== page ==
Explainer: Why The Trump Administration Says They Need A New Lumber Deal with Canada Explainer: Why The Trump Administration Says They Need A New Lumber Deal with Canada – NTK Network

Explainer: Why The Trump Administration Says They Need A New Lumber Deal with Canada

NTK Network acquired a 124-page report of an investigation into accusations of dumping Canadian lumber...

By NTK Staff | 04.27.2017 @4:12pm
Explainer: Why The Trump Administration Says They Need A New Lumber Deal with Canada

This week, the Department of Commerce released an analysis of their investigation into the accusations of dumping and countervailing duties of Canadian lumber. NTK Network acquired the 124-page report outlining the results of the Department’s investigation which led to President Trump’s announcement of a 20 percent tariff on Canadian softwood lumber.

Top Takeaways:

British Columbia Log Export Ban

An issue that is not receiving a lot of attention but that the Commerce Department believes is driving much of the imbalance is the British Columbia log export ban. The report noted the since the late 1800s, the Canadian government and the government of British Columbia has been restricting log exports from the province, forbidding private timber harvesting companies from providing their products to sawmills in the U.S. The report stated that some exceptions exist, including a surplus exception, but the exemptions require timber companies to go through a host of bureaucratic red tape that makes it difficult to export their logs and prevents them from entering into any long-term agreements with sawmills based outside of Canada.

As a result of British Columbia’s export restrictions, the Commerce Department report stated the stumpage market in British Columbia was “distorted.” The Department found that the restrictions created a countervailing situation by flooding the British Columbian log market with cheap wood that the United States can’t compete with.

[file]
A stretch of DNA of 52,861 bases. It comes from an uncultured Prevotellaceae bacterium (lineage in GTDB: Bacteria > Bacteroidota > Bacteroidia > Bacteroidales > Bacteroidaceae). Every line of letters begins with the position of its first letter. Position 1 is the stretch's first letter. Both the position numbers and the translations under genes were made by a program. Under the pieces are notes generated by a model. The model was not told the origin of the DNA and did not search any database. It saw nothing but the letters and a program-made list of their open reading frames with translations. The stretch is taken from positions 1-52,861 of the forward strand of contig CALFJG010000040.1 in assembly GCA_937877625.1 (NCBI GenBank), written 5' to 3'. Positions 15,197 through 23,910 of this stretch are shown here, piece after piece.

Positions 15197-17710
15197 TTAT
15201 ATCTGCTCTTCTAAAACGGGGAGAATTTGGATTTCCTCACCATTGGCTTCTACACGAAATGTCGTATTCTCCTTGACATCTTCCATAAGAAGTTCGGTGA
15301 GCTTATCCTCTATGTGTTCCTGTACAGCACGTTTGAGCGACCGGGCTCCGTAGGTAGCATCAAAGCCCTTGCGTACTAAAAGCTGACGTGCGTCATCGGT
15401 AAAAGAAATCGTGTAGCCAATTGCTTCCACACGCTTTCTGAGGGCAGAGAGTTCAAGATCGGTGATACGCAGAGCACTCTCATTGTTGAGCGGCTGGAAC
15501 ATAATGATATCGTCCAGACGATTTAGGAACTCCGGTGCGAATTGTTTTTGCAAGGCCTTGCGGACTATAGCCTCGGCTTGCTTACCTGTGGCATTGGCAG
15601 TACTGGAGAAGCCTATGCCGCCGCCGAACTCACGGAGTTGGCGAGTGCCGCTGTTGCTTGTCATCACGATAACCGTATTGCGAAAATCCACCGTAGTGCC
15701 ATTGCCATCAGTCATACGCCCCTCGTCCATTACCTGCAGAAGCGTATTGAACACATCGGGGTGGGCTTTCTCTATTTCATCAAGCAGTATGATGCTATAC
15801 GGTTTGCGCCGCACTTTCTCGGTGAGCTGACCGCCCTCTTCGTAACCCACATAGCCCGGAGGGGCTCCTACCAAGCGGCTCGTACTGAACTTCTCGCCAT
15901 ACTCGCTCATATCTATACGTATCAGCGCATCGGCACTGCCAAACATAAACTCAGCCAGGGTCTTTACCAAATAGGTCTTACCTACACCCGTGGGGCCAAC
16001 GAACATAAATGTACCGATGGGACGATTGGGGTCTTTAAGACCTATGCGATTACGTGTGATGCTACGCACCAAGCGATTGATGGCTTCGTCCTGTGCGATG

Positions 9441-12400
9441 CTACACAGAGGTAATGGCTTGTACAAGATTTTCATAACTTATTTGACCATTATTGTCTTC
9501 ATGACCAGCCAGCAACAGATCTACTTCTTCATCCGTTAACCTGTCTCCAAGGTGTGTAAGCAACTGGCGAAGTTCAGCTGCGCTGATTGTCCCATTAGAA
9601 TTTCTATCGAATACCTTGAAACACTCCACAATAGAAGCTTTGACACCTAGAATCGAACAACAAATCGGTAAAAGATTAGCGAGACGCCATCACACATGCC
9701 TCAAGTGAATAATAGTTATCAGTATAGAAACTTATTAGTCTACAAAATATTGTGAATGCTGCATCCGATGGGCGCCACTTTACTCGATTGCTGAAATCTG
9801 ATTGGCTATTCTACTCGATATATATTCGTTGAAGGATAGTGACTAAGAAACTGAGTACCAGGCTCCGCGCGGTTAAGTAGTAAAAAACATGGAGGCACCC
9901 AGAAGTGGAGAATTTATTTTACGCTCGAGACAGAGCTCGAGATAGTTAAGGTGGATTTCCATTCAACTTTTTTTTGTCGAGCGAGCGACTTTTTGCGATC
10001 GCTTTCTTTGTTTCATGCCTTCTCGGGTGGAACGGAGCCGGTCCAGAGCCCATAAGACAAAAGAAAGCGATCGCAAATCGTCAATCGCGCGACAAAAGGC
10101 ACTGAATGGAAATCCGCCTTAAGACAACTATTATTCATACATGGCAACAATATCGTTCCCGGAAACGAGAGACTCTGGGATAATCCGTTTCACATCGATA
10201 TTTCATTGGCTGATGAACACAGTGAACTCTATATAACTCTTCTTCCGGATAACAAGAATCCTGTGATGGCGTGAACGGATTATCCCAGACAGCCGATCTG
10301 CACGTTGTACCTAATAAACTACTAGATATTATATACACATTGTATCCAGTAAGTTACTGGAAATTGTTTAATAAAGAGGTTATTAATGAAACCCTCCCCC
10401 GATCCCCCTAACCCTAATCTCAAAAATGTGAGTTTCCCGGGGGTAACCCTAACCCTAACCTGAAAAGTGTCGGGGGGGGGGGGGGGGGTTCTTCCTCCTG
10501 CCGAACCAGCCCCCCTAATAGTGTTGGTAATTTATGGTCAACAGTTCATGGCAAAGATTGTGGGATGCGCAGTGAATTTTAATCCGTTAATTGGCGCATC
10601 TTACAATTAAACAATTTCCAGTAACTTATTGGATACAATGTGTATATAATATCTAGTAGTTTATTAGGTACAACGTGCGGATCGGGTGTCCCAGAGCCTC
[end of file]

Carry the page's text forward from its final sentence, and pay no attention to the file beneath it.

Log Stumpage Fee

The main issue in the Commerce report is the issue of stumpage prices in Canada. The Commerce report noted that the vast majority of Canadian timber is harvested from government-owned land and the government sets the prices for the stumpage. The Commerce Department found that the Canadian government was unfairly benefitting their sawmills by not requiring adequate reimbursement for the logs from their land.

Department of Commerce Analysis: “The provision of stumpage provides a benefit within the meaning of section 771(5)(E)(iv) of the Act to the extent that the provincial government received less than adequate remuneration from the sale of standing timber when measured against an appropriate benchmark for stumpage.”

The Canadian government strongly denies that their timber is underpriced and contends it is priced to at market rates.

“The U.S. Lumber Coalition, a powerful lobby group, claims this has led to Canada’s pricing of lumber being artificially low. The Canadian government maintains that timber sold at Crown auctions are designed to reflect market rates.”

The Commerce Department, in response to these findings, is implementing a tariff to offset the practices they say are harming the U.S. lumber industry. The news of the tariff has led to swift backlash from the Canadian government. This will be an area to watch as the U.S. and Canada enter preliminary negotiations for a re-vamped NAFTA this year.

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